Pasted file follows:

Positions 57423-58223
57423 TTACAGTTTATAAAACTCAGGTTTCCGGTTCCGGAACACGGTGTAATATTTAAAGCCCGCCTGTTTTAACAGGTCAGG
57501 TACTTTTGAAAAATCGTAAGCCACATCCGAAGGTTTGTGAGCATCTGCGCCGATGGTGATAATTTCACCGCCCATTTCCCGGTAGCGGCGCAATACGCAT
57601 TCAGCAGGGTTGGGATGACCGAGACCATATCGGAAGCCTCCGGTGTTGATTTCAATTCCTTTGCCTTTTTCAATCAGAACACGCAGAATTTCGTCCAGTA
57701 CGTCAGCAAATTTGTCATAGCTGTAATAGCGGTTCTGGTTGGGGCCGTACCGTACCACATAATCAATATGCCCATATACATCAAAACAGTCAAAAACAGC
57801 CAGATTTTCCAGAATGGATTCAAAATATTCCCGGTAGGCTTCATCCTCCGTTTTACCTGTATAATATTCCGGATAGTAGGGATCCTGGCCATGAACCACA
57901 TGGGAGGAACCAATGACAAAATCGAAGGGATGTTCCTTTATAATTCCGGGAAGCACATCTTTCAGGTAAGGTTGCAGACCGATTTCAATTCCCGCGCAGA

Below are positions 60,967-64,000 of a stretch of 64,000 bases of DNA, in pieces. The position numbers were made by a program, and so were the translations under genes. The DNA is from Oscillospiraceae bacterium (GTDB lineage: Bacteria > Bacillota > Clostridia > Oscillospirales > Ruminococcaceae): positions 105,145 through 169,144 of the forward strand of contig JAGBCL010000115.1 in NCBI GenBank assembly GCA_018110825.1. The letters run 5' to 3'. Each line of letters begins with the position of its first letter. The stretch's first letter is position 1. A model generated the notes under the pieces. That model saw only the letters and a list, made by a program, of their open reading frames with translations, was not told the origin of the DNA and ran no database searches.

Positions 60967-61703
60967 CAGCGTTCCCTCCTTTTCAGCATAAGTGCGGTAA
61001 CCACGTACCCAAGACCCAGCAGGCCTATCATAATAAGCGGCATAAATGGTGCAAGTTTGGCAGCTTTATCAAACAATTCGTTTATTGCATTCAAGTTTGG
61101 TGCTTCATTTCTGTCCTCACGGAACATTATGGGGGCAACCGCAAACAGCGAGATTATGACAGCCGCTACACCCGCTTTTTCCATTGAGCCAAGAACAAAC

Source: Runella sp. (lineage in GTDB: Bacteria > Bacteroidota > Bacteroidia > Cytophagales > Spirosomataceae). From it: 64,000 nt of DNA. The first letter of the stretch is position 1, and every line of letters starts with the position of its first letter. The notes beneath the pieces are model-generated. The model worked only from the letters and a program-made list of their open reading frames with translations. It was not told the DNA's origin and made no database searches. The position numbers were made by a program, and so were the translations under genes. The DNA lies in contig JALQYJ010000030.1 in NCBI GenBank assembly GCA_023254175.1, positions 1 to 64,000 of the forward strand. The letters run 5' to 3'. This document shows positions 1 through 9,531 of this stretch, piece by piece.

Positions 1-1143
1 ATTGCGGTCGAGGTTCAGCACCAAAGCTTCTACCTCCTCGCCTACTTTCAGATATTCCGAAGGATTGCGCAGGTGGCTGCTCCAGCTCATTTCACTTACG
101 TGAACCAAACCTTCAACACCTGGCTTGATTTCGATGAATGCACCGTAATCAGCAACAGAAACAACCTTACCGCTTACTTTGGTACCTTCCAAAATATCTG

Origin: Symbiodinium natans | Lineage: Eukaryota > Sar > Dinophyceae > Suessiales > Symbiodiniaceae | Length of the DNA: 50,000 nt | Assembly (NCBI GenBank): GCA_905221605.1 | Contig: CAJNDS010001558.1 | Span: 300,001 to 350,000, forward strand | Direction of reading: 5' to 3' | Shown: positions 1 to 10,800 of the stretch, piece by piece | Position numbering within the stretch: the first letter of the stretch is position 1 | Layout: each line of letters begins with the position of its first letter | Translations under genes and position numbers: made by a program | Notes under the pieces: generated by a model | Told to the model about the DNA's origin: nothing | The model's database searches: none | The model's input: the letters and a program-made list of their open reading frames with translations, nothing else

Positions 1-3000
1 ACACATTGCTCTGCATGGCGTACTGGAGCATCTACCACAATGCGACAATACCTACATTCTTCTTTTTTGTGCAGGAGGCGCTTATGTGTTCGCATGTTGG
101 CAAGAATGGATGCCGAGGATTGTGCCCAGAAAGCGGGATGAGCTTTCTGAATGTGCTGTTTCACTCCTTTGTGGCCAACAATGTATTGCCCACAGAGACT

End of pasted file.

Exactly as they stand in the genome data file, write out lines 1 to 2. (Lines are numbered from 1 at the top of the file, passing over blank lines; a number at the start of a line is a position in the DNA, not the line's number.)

Positions 57423-58223
57423 TTACAGTTTATAAAACTCAGGTTTCCGGTTCCGGAACACGGTGTAATATTTAAAGCCCGCCTGTTTTAACAGGTCAGG